Here’s what Alexa.com reports about Yahoo’s user demographics:

  • There are more female users than male
  • Most users are college-aged
  • Following the previously mentioned trend, the top browser location is a school or a college

In order to determine which industries are advertising on Yahoo, I used Yahoo Ad Insights’ Industries report, which includes such businesses as:

  • Automotive
  • Consumer Packaged Goods (CPG)
  • Entertainment
  • Finance
  • Retail
  • Tech and TELCO
  • Travel

And here I stumbled upon another controversial fact. Data from Alexa.com shows that the dominating age group consists of students who, in my opinion and judging from my own experience, can barely afford products that fall into industries like Finance or Retail. If you happen to have experience using Yahoo for advertising, I’d love to hear your thoughts.

Bing owns 0.48% of all traffic and 30% of the search engine market in the US

If we compare Bing with Yahoo, the former gets 3.35 times less traffic than Yahoo does. But as we have just discovered, Bing gets two times more search market queries compared to Yahoo. This means that it provides a lot more advertising opportunities for businesses. Also, the majority of Yahoo searches are powered by Bing, which means that once you’re ranking well in Bing, you automatically become visible in Yahoo.

All in all, Bing can boost traffic to your business by 30% and you don’t even need to invest in a new market or launch a new product or service. There’s no doubt you'll need to put some effort into that process, but if you currently have a steady traffic flow from Google, then you’re already receiving visitors from Bing as well. You just need to analyze what exactly is going on with your Bing traffic, and find the right ways to take advantage of it. Here’s a great read supported with a video by John Lincoln who talks about SEO for Bing.

If you’re still not sure whether you should care about traffic coming to your site from Bing, here’s a great example. Searchengineland.com receives a little over 10% of Bing.com’s one million organic traffic visitors on a monthly basis:

Arts and Entertainment

As I’ve previously mentioned, this category ranks second and owns over 12% of all US traffic, all thanks to YouTube. Also if we look at the top industry domains, we’ll find that Netflix gets 5.67% of all traffic in this category. I find it interesting that organic traffic isn’t the top referral traffic source for Netflix. Those would be direct (58.54%) and referrals (23.59%). Obviously, you can tell which of the media streaming platforms — YouTube or Netflix — Google gives its royal preference to. It kind of makes sense because all of Netflix’s content is on-demand.

The graph below demonstrates that YouTube gets three times more organic traffic than Netflix:

Digging deeper, we learn Google can't list Netflix’s content in a video featured snippet because Netflix is only accessible with a paid subscription. In some way, Netflix is cornering itself.

The screenshot below shows that Netflix does have visibility in SERPs via the Knowledge Graph, but it’s not getting any traffic from this ranking because the Knowledge Graph doesn’t feature a link to a domain.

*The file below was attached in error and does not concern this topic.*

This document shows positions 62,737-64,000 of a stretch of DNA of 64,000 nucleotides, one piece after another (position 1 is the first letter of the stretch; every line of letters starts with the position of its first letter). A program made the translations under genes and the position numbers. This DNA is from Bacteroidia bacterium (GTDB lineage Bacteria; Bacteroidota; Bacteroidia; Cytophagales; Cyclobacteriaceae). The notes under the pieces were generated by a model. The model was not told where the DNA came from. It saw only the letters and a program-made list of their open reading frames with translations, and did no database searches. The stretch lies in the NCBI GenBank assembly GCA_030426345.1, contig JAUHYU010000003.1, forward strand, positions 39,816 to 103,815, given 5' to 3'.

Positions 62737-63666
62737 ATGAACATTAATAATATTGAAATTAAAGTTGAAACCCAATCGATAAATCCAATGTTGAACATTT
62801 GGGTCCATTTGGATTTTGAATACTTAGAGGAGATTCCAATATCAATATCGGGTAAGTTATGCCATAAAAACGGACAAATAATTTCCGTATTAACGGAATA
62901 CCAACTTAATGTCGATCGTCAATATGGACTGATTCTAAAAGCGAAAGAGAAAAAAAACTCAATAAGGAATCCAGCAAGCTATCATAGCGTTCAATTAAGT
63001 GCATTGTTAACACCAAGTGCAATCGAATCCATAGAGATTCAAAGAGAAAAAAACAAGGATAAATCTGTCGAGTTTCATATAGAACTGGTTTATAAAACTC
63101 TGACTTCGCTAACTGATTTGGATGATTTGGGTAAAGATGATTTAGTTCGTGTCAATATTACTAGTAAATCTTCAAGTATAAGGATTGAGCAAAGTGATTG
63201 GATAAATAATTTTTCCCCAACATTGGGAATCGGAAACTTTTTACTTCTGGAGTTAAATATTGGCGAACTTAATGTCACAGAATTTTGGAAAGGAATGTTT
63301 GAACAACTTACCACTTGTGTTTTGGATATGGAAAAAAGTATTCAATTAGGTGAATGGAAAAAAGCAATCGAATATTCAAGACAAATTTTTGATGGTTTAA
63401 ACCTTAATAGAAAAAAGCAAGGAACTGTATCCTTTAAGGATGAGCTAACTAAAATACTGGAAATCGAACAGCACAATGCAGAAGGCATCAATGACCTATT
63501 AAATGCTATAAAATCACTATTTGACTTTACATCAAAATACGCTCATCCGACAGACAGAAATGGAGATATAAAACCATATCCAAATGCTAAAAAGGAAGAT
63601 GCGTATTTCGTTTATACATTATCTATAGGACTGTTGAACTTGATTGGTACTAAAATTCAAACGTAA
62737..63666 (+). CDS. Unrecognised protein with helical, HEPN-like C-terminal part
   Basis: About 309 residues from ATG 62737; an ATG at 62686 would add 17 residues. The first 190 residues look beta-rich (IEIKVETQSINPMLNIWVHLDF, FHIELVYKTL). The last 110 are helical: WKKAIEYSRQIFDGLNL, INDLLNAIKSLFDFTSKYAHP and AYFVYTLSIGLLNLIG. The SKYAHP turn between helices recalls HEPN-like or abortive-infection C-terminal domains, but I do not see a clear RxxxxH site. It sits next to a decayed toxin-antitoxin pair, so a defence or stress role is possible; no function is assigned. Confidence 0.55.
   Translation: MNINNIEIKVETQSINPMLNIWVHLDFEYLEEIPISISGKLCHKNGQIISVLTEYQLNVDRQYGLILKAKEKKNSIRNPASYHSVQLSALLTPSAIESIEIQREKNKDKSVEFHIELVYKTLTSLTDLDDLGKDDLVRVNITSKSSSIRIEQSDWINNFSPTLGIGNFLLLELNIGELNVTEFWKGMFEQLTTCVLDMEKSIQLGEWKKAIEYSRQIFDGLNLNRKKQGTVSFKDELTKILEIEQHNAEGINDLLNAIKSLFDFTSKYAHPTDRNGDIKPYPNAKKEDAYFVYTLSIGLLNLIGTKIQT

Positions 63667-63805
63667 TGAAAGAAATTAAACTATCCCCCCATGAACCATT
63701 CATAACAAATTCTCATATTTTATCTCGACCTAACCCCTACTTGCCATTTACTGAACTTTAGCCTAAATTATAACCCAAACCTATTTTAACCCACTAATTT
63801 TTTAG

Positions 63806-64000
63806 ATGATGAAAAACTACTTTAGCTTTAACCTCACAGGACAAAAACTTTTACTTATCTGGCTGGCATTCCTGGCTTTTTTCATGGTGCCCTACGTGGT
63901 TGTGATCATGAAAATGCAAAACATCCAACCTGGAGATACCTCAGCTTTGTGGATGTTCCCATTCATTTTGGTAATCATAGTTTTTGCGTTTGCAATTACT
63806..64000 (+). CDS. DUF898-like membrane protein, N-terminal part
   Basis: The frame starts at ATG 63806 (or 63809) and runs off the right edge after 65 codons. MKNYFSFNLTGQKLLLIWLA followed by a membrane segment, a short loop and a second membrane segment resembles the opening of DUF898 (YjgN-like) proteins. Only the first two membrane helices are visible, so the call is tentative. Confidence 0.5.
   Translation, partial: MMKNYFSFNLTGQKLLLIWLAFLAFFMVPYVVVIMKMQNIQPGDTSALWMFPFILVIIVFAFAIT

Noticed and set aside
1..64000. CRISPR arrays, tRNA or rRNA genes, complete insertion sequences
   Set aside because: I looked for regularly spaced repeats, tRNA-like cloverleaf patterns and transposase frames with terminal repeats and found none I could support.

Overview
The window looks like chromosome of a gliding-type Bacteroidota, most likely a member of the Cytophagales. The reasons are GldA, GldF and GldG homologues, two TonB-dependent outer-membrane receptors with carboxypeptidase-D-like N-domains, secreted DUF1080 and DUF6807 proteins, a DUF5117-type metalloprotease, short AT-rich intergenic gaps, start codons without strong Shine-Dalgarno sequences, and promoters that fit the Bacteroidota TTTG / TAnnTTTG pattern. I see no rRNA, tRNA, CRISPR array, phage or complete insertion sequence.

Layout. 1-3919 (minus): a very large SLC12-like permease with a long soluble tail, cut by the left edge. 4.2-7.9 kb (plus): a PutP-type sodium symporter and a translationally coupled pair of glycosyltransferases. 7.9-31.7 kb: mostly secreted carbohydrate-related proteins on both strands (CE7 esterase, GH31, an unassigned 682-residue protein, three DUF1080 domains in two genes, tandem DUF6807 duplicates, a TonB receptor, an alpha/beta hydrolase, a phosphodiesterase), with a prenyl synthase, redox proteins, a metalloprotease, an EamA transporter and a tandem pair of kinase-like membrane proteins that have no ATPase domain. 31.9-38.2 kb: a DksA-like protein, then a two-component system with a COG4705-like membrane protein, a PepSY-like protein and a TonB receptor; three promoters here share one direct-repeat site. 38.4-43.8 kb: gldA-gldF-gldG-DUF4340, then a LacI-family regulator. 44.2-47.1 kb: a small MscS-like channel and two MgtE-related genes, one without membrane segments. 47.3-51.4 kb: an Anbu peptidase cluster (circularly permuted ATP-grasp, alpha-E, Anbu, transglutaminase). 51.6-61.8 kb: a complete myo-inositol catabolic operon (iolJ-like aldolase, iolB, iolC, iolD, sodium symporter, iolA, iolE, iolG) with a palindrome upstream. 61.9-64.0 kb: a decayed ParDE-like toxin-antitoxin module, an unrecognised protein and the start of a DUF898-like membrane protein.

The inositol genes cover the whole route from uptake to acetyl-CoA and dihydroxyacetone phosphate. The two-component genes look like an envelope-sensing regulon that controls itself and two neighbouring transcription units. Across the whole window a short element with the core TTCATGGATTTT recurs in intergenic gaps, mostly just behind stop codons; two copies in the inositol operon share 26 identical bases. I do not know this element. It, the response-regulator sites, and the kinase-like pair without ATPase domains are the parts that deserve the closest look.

The Music and Audio subcategory has its own peculiar numbers. I was surprised to see Pandora as a leader, ahead with two times more traffic and leaving Spotify with only 3.68 percent.

The pie chart below gives you a breakdown of the traffic distribution for other subcategories:

YouTube sends the majority of its traffic to Gambling sites

SimilarWeb shows that somewhere around 5% of all YouTube ad traffic is sent to Bet365.com, one of the largest gambling websites. Using SEMrush, I also checked the list of sites that get the most visitors from YouTube, and I found out that among the top three sites there’s another gambling site: Freelotto.com:

It’s safe to say that if you have a business in the entertainment industry, you should definitely consider YouTube as one of your traffic sources.

News and Media

Findings from the data collected confirm that people still read newspapers online and check them for weather updates instead of checking their phone apps.

My husband reads the news on his laptop during breakfast. Yet it still drives him nuts when I ask him to check for weather updates for me, despite my having all kinds of gadgets. Oh, well — guess old habits die hard. But it looks like I'm not alone in this world, because the majority of users have the same habit:

In case you've been wondering what the "Other" category stands for in this graph, here’s what it means. Currently, SimilarWeb hasn’t come up with a way to categorize those websites — that’s why it has the highest percentage. But among the most popular sites I found two prominent newspapers: Dailymail.co.uk and Theguardian.com.

Take a look at the screenshot above. Both The New York Times and Washington Post are among the top 5 sites in Newspaper subcategory.

The screenshot below demonstrates top 5 countries that bring traffic to Dailymail.co.uk. As you can see, there’s more traffic coming from the US than from anywhere else in the world:

It's something to keep in mind if you’re searching for the most popular US newspapers online.

Shopping